After dipping and diving through the rapids were made a quick stop to a pictograph. Pictographs, unlike hieroglyphs, are painted on to the canyon walls. Because the paints come off the walls relatively easily, it is amazing to see several that have withstood time. The reason for this pictograph surviving is likely because it does not face the constant wind and is hidden on a canyon wall.I loved seeing the little hand prints that surround the painting. The big circle symbol of the pictograph is thought by some anthropologists to represent war. Of course, the exact meaning is unknown.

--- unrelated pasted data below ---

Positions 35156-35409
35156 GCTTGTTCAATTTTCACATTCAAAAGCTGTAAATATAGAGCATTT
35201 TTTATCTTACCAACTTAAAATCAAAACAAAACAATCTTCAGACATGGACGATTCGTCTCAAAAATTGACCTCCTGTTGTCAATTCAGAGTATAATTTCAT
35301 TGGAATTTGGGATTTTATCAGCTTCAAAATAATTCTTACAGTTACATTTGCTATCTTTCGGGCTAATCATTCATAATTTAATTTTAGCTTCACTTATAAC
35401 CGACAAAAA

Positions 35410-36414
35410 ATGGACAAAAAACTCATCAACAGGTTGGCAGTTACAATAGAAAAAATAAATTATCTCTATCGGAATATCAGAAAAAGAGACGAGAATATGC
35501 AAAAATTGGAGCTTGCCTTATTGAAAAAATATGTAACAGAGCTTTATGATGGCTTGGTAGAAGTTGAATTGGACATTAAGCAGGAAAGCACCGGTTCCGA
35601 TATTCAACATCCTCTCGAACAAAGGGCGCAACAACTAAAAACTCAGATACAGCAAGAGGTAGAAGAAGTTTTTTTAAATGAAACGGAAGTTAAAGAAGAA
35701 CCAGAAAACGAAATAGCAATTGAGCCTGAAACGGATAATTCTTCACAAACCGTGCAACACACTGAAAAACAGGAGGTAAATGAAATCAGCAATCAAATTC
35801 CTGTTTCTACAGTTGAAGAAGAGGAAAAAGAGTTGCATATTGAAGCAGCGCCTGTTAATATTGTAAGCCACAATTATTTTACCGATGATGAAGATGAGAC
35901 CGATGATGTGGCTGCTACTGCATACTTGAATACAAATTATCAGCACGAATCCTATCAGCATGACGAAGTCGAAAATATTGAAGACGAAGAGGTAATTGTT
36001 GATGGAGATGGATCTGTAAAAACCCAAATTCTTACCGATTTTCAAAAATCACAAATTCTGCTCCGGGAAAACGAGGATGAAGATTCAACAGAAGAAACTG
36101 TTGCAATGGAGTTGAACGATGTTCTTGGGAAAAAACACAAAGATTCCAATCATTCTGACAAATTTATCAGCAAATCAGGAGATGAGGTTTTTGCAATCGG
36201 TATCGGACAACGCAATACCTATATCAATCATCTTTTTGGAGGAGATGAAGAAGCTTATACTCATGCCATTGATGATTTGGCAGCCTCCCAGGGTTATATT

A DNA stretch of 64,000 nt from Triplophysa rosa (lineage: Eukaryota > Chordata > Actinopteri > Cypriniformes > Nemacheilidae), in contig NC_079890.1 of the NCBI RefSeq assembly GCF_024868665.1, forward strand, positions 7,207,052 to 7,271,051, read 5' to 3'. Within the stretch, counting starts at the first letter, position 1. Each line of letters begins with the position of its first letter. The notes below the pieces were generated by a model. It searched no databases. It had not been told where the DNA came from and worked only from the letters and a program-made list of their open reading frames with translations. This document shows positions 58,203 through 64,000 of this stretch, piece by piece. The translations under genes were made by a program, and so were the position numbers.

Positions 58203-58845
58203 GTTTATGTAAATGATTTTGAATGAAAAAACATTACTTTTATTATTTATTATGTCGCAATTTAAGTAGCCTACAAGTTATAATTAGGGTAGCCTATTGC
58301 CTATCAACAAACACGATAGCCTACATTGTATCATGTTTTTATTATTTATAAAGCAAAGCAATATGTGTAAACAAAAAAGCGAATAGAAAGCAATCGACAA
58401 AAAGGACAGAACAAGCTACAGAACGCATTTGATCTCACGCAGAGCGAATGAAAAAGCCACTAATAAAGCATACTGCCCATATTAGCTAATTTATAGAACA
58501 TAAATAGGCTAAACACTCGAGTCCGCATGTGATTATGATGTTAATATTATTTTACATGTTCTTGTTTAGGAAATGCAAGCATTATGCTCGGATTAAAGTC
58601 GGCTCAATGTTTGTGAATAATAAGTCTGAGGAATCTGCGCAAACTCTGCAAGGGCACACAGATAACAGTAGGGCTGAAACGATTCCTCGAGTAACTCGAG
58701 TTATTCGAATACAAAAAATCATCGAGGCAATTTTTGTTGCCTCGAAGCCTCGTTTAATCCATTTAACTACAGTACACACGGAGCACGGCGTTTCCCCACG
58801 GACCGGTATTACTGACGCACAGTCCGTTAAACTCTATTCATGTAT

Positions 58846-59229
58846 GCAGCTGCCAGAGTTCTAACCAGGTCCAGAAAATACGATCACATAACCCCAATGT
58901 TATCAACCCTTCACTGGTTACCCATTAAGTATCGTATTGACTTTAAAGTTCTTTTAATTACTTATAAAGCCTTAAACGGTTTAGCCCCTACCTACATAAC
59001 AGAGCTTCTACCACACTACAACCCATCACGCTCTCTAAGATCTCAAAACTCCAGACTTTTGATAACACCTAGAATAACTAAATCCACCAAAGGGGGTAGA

In order to see the pictograph we had to cross a small river. At one point we were all up to our waist in water and up to our knees in mud. Of course this muddy water was not new to our group. The San Juan and surrounding area has survived centuries of soil erosion. The banks of the river are all sand and the river is a nice brown color. My class couldn't decide whether the river was the color of chocolate milk, cappuccino, chai tea latte, or the just chocolate. But either way, getting into the river was definitely exfoliating.